1. [37] Wherefore since the method I have described is valuable to all those who are accustomed to the investigation of nature, I who urge upon others the constant occupation in the investigation of nature, and find my own peace chiefly in a life so occupied, have composed for you another epitome on these lines, summing up the first principles of the whole doctrine. First of all, Herodotus, we must grasp the ideas attached to words, in order that we may be able to refer to them and so to judge the inferences of opinion or problems of investigation or reflection, so that we may not either leave everything uncertain and go on explaining to infinity or use words devoid of meaning.
      2. [38] For this purpose it is essential that the first mental image associated with each word should be regarded, and that there should be no need of explanation, if we are really to have a standard to which to refer a problem of investigation or reflection or a mental inference. And besides we must keep all our investigations in accord with our sensations, and in particular with the immediate apprehensions whether of the mind or of any one of the instruments of judgment, and likewise in accord with the feelings existing in us, in order that we may have indications whereby we may judge both the problem of sense perception and the unseen.
      3. Images


        1. [46] Moreover, there are images like in shape to the solid bodies, far surpassing perceptible things in their subtlety of texture. For it is not impossible that such emanations should be formed in that which surrounds the objects, nor that there should be opportunities for the formation of such hollow and thin frames, nor that there should be effluences which preserve the respective position and order which they had before in the solid bodies: these images we call idols.
        2. [47] Next, nothing among perceptible things contradicts the belief that the images have unsurpassable fineness of texture. And for this reason they have also unsurpassable speed of motion, since the movement of all their atoms is uniform, and besides nothing or very few things hinder their emission by collisions, whereas a body composed of many or infinite atoms is at once hindered by collisions. [48] Besides this, nothing contradicts the belief that the creation of the idols takes place as quick as thought. For the flow of atoms from the surface of bodies is continuous, yet it cannot be detected by any lessening in the size of the object because of the constant filling up of what is lost. The flow of images preserves for a long time the position and order of the atoms in the solid body, though it is occasionally confused. Moreover, compound idols are quickly formed in the air around, because it is not necessary for their substance to be filled in deep inside: and besides there are certain other methods in which existences of this sort are produced. For not one of these beliefs is contradicted by our sensations, if one looks to see in what way sensation will bring us the clear visions from external objects, and in what way again the corresponding sequences of qualities and movements.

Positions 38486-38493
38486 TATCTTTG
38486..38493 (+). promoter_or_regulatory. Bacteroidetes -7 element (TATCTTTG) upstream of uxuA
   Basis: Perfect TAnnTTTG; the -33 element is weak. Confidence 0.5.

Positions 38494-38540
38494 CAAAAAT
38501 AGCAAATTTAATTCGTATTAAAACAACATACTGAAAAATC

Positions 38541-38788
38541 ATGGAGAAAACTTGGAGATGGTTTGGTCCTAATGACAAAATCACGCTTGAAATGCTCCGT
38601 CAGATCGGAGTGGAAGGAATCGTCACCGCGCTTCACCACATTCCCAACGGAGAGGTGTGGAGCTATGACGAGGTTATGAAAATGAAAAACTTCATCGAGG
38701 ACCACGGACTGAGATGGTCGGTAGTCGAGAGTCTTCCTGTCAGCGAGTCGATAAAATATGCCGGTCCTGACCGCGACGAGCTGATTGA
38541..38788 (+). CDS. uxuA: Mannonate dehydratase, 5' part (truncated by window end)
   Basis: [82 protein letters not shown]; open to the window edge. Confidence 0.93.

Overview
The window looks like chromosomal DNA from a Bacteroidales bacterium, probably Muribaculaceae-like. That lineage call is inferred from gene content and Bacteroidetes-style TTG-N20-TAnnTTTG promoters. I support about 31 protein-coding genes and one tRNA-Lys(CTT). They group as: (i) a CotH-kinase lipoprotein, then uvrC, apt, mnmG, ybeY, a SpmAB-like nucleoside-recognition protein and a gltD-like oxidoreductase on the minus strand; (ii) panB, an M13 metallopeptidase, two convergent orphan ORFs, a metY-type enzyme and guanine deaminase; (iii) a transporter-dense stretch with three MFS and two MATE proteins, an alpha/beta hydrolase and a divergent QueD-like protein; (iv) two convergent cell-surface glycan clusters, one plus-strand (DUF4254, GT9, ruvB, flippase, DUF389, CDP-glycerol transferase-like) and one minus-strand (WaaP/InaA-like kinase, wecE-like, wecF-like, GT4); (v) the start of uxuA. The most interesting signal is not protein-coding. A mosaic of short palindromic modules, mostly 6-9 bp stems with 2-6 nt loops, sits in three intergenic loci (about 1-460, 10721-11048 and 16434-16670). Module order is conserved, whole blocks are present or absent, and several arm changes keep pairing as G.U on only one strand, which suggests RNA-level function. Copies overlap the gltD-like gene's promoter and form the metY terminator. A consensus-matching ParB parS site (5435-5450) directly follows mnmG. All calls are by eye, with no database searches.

3. [49] Now we must suppose too that it is when something enters us from external objects that we not only see but think of their shapes. For external objects could not make on us an impression of the nature of their own colour and shape by means of the air which lies between us and them, nor again by means of the rays or effluences of any sort which pass from us to them — nearly so well as if models, similar in color and shape, leave the objects and enter according to their respective size either into our sight or into our mind; moving along swiftly, and so by this means reproducing the image of a single continuous thing and preserving the corresponding sequence of qualities and movements from the original object as the result of their uniform contact with us, kept up by the vibration of the atoms deep in the interior of the concrete body.
        4. [50] And every image which we obtain by an act of apprehension on the part of the mind or of the sense-organs, whether of shape or of properties, this image is the shape or the properties of the concrete object, and is produced by the constant repetition of the image or the impression it has left. Now falsehood and error always lie in the addition of opinion with regard to what is waiting to be confirmed or not contradicted, and then is not confirmed or is contradicted.